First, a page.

The vignette device seems to have been the most appropriate form in which an artist could record his doomed subject. The Aboriginal portrait thus becomes in more ways than one a melancholy focal point for contemporary ideas relating to the race (31).
Woolley was obviously delighted by his creation of ‘Black Europeans’; choosing one of them to be printed on his business cards. Public opinion at the time was encouraging, and widespread attention culminated in the images being reproduced as engravings in a number of books internationally, including E. H. Giglioli’s I Tasmaniai (1871) and James Bonwick’s Last of the Tasmanians (1870), Daily Life and Origin of the Tasmanians (1870), and The Lost Tasmanian Race (1884)15. The publications, which appeared before the death of Trucanini in 1876, established Woolley’s head and shoulder portraits as the accepted images of the Tasmanian Aborigine. Woolley’s photograph was used to convey the official image of ‘The Last Tasmanian’, and as a direct consequence the official image of an extinct race. The benefit of hindsight should redress this, but the extent to which the media adopted this image can be seen as late as 1973 when Woolley’s image was used on the cover of David Davies’s book The Last of the Tasmanian’s.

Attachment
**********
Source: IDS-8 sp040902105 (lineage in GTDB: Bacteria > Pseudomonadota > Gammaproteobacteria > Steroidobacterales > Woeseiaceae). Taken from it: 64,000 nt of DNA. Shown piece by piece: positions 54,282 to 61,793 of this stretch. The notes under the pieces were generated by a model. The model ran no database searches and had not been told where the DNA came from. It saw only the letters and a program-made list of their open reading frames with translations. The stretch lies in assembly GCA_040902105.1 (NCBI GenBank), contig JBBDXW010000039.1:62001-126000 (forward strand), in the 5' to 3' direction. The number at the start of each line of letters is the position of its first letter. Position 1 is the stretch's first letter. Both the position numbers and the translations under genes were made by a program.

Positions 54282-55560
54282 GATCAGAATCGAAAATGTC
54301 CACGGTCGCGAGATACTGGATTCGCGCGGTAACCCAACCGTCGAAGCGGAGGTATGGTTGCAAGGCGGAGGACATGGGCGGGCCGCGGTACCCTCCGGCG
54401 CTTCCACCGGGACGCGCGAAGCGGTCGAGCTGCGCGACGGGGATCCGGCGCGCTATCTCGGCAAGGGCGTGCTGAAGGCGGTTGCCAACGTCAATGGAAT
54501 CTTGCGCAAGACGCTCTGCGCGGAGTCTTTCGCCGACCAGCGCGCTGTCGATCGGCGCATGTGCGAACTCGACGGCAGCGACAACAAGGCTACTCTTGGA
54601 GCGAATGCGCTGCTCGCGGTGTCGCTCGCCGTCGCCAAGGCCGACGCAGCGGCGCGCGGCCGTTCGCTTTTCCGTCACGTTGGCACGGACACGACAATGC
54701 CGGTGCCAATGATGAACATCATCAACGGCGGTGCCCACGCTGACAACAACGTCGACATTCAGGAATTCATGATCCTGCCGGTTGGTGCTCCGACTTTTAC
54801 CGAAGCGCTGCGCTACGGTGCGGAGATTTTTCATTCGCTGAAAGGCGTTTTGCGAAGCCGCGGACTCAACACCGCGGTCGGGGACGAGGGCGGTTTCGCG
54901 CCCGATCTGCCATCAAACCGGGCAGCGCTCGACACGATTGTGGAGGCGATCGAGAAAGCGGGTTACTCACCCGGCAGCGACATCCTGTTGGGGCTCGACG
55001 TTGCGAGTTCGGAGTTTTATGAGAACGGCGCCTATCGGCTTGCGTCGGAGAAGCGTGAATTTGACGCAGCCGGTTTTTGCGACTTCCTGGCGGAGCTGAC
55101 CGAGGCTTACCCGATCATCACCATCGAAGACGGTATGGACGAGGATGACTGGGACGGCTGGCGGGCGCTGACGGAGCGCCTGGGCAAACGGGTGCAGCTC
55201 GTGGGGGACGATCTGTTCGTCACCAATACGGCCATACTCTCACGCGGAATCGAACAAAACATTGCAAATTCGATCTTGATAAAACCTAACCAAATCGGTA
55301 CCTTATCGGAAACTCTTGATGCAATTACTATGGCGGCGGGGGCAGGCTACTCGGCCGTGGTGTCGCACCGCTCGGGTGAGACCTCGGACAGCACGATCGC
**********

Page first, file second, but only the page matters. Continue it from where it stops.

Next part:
Even contemporary thinking of the day challenged the sincerity of these portraits. After viewing Woolley's photographs, whaling master Captain James Kelly, who had been closely associated with the Aborigines for many years, claimed that no true assessment could be made from “the few weird-looking old creatures that photography has preserved (32)".
As demonstrated, a contemporary study of the representation of Trucanini
must refer to a number of sources, including painting, sculpture
and photography. As we have seen, the portraits of Bock were executed
when Trucanini and her associates were relatively young, full of
vitality and the youthful beauty for which Trucanini was legendary
(33). In contrast, Woolley’s photograph of Trucanini is memorable
not as a valid document of truth, but because of the tragic and haunted
look in the eyes of an old woman, completely alienated, watching
the last of her people die. It is clear that no archival photograph
of the Tasmanian Aborigine can be viewed as a document of truth,
as the decisions of the photographer inadvertently affects the way